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Myers blasts Brown in recorder’s contest


February 21, 2012

LISBON - Brenda Dickey Myers, who is running in the March 6 Democratic primary election against Columbiana County Recorder Craig Brown, wasted little time in capitalizing on the party's endorsement of her over the incumbent.

Myers issued a news release Saturday critical of Brown, which came just two days after the county Democratic Party announced it had taken the rare step of endorsing in a party primary, and in doing so chose the challenger over the two-term incumbent.

Myers, in her news release, said she was bothered by the allegations of a former recorder's office employee who filed complaints accusing Brown of deliberately mispronouncing her first name in an offensive manner, even after she told him to stop.

"Like them, I am troubled by the frequency and nature of the public allegations concerning the misconduct of the current recorder, and behavior of that nature can never be tolerated by any officer, public or private," she said.

Brown said he quit using the nickname immediately after being told by his worker she found it offensive, although she said it had happened on three more occasions.

"I think everything that needs to be said has been said," he said, when contacted for the story. "It was a mistake ... and I apologized."

Myers said she is running because of Brown's job performance, which was described as "indefensible," and not the alleged incidents of improper comments.

She said since Brown took office in 2005, the average turnaround for recording and receiving documents has gone from two weeks to three months.

"That is unacceptable and wholly the fault of the person in charge of the office. Recorders' offices in Mahoning, Stark, Carroll and Jefferson counties all currently return recorded documents to their taxpayers in about one week and, in some cases, the same day. That is why I am running for county recorder," Myers said.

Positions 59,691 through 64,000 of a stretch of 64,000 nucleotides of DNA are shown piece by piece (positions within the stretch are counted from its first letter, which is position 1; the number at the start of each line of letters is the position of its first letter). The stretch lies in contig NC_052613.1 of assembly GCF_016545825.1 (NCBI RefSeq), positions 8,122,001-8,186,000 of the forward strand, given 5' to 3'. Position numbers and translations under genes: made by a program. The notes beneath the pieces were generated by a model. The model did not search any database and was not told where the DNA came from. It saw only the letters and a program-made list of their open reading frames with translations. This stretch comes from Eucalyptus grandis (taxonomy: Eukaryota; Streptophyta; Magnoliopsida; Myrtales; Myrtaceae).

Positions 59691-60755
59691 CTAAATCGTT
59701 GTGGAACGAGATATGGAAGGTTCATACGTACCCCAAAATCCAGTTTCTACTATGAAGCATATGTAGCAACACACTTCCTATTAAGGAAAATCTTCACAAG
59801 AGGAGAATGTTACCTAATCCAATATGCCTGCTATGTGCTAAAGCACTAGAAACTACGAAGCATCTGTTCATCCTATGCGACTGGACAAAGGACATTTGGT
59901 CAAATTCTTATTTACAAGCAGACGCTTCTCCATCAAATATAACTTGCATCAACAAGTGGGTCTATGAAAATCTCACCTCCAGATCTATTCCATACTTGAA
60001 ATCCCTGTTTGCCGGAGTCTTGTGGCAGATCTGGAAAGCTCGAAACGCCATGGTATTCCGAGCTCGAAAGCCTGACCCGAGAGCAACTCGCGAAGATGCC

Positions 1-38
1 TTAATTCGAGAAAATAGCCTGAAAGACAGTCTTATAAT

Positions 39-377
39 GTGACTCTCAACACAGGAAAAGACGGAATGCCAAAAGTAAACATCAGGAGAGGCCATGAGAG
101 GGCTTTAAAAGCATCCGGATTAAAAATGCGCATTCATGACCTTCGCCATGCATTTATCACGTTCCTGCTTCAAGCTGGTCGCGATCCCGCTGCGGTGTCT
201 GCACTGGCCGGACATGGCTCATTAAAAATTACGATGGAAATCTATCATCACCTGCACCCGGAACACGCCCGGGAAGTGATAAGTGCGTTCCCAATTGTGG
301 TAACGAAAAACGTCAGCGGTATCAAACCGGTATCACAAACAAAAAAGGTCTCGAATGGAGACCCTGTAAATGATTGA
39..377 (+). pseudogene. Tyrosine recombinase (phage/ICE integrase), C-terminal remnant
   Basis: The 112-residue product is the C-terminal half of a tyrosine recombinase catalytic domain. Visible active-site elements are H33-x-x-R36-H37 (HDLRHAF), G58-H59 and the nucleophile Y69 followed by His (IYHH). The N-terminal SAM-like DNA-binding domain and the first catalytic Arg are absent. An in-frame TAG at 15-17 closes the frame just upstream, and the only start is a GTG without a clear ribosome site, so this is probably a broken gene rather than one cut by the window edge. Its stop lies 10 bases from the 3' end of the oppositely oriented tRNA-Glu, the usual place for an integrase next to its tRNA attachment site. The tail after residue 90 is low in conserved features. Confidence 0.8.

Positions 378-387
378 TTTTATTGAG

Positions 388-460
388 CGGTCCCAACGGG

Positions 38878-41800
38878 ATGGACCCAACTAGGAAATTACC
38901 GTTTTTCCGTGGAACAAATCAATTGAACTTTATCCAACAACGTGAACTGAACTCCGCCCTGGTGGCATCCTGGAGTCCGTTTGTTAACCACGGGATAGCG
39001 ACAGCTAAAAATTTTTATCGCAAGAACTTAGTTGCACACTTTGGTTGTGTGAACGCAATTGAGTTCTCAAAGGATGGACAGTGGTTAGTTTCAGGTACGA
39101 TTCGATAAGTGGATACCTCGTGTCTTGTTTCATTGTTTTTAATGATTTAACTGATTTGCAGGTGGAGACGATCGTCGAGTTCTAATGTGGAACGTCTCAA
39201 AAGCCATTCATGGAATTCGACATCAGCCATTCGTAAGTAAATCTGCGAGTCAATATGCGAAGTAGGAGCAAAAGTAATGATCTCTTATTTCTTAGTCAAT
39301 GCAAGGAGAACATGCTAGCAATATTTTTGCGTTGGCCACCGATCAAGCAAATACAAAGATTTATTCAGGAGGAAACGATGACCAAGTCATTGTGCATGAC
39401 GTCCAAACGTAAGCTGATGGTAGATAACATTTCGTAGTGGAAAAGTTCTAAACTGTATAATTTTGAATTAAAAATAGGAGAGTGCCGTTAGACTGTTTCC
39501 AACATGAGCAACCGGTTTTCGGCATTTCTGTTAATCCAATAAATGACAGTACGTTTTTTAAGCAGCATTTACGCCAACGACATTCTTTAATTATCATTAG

Brown was unfamiliar with the figures about the other counties quoted by Myers, but he disputed the implication, noting that in most cases someone who comes to his office can receive a copy within minutes.

He said if Myers is talking about processing a lease, that is another matter, noting the landscape in his office has changed radically in the past two years with the flood of new leases being recorded because of the natural gas boom under way in the county.

Brown estimated the number of gas leases processed over the past 18 months exceeds 10,000, and most of the people doing the deed searches on behalf of gas-drilling companies such as Chesapeake Energy "are pleased with the job we're doing."

Myers, in her campaign literature sent recently to Democrats, refers to a letter dated Dec. 8, 2011, in which Chesapeake officials tell county commissioners that lease documents from October had yet to be mailed and imaging of lease documents from October had yet to begin.

Brown noted he and his staff of four are doing the best they can under extremely difficult circumstances, especially considering other recorder offices in counties this size have seven or eight workers.

"This staff has never been asked to do so much under such demand ... It's amazing we're able to do all of this without two or three other people," he said, comparing the increase in workload with a four-person staff to trying to pour a liter of Coca Cola into a shot glass.

Brown said what is remarkable is they have been able to keep pace with the record demands on his office without any additional funding. "I've been forced to address these changes by working harder and smarter and with less money," he said.

If given a choice between speed versus accuracy, Brown said he will take the latter. "We are thorough because accuracy is so very important," he said.

Meanwhile, Brown said he has taken a number of steps in recent months in an attempt to speed up the process, such as acquiring additional digital-document readers (which were donated by Chesapeake after speaking with commissioners) and two new combination printer/readers.

He also recently ordered software that would allow for e-recording of documents, which would rapidly reduce recording time.

Brown said part of the reason for the delay is the companies securing the leases wait until they have hundreds before delivering the documents to them. "If you sign a lease in February, we might not see it until July or August," he said.

Brown said anyone is free to run for his job but they should at least have all the facts before criticizing him. He said Myers' criticism demonstrates a lack of understanding of how his office works.



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